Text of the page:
Tuesday, August 4 2020


Ministry to regulate sea transport charges

Update: August, 20/2015 - 09:21
A high-speed vessel carries passengers to Quang Ngai Province's Ly Son Island. Sea transport and port fees are expected to be published in the Ministry of Transport's proposal to avoid over-charging.— VNA/VNS Photo Thanh Long

HA NOI (VNS) — The Ministry of Transport has asked the Prime Minister to arrange for a list of sea transport fees and port charges to be published to stop ship owners from over-charging.

Deputy minister Nguyen Van Cong on Tuesday said shipping firms relied on a lack of printed information to fleece goods owners.

Publicity on official sea freight fees and port charges is expected to help rectify the situation.

The move would also create a base to punish violators, Cong said.

According to Viet Nam Leather and Footwear Association, it spends about $110 million or one per cent of its import-export value a year on extra shipping fees. The fees sometime rise by 20 per cent a year, affecting revenue - and even survival.

Transport Ministry reports show that Viet Nam has 32 container ships that operate mostly on inland waterways and routes within Southeast Asia.

About 40 foreign sea transport firms also operate in Viet Nam, carrying up to 88 per cent of goods exported/ imported to Viet Nam.

Trinh The Cuong, head of the Maritime Transportation and Services Division under the ministry's Viet Nam Maritime Department, said that ports usually imposed container service charges (CSC) of US$35-46 for a 20-foot container and $45-68 for a 40-feed containers.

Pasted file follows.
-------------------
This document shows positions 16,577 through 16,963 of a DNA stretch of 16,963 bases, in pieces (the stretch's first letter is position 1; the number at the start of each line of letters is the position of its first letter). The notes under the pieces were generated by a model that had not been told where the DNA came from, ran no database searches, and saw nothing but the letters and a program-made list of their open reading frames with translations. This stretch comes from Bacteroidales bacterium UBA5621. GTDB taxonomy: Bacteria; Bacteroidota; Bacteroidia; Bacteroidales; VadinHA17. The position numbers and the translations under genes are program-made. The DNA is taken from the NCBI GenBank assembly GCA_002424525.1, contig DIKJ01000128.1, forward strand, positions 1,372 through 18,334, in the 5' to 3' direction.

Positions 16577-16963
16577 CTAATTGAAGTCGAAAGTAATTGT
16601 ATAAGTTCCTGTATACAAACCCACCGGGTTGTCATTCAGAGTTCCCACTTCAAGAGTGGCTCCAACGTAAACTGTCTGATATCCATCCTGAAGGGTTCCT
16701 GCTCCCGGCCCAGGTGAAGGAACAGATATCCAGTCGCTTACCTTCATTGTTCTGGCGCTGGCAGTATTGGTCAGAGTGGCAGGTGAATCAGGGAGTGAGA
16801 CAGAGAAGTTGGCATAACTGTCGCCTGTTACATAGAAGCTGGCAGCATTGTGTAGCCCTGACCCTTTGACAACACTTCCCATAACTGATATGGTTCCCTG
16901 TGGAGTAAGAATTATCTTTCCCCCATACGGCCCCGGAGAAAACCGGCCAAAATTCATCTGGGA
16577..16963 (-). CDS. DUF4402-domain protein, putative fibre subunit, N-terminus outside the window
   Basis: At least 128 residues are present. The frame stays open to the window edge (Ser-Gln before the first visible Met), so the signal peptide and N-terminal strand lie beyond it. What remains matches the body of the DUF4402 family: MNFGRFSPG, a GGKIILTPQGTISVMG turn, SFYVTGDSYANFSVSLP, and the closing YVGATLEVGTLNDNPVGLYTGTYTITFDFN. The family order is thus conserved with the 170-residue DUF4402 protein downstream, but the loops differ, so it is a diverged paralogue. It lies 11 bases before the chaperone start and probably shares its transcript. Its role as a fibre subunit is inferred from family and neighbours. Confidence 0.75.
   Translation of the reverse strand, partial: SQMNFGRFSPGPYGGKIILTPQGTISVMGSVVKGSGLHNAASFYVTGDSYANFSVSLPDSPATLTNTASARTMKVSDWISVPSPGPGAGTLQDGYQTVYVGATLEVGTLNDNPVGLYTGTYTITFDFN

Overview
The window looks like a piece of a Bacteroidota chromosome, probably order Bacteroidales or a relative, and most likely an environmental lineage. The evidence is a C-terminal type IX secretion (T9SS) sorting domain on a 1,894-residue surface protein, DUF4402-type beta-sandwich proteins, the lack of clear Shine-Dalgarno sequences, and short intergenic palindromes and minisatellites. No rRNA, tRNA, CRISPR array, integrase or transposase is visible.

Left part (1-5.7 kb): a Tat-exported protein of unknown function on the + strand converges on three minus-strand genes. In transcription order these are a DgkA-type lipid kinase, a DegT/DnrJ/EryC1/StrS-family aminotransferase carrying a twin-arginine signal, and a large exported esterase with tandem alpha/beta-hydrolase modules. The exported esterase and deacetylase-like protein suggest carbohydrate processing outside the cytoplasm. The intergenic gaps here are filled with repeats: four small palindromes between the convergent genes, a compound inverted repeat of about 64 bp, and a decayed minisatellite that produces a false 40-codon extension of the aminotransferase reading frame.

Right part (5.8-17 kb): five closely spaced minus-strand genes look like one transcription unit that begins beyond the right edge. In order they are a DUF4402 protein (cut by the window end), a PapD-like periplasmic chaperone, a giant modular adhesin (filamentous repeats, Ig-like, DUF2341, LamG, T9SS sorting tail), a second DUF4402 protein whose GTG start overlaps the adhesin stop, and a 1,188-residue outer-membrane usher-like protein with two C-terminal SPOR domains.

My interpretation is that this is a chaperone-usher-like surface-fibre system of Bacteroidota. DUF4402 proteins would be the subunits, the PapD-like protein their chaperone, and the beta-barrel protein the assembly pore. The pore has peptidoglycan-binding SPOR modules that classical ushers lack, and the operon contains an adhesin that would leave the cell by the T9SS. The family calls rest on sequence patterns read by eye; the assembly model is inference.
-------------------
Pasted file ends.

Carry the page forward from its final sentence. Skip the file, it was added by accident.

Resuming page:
The CSC are additional costs on top of sea freight charged by shipping companies for the handling of containers at container terminals before being loaded onboard a vessel.

However, when shipping companies billed their customers, they usually charged $90-$110 in container service charges per 20-foot container and $120-$145 per 40-foot container, Cuong said.

The shipping companies said the overcharge for other container-relating fees besides loading fee that they paid to port manager.

Most shipping firms agreed that sea transport fees and port service charges needed to be more transparent.

A representative from APL, a container shipping company, said early this month in HCM City that publicising transport fee and port service charges would provide goods owners with official information to select shippers. — VNS

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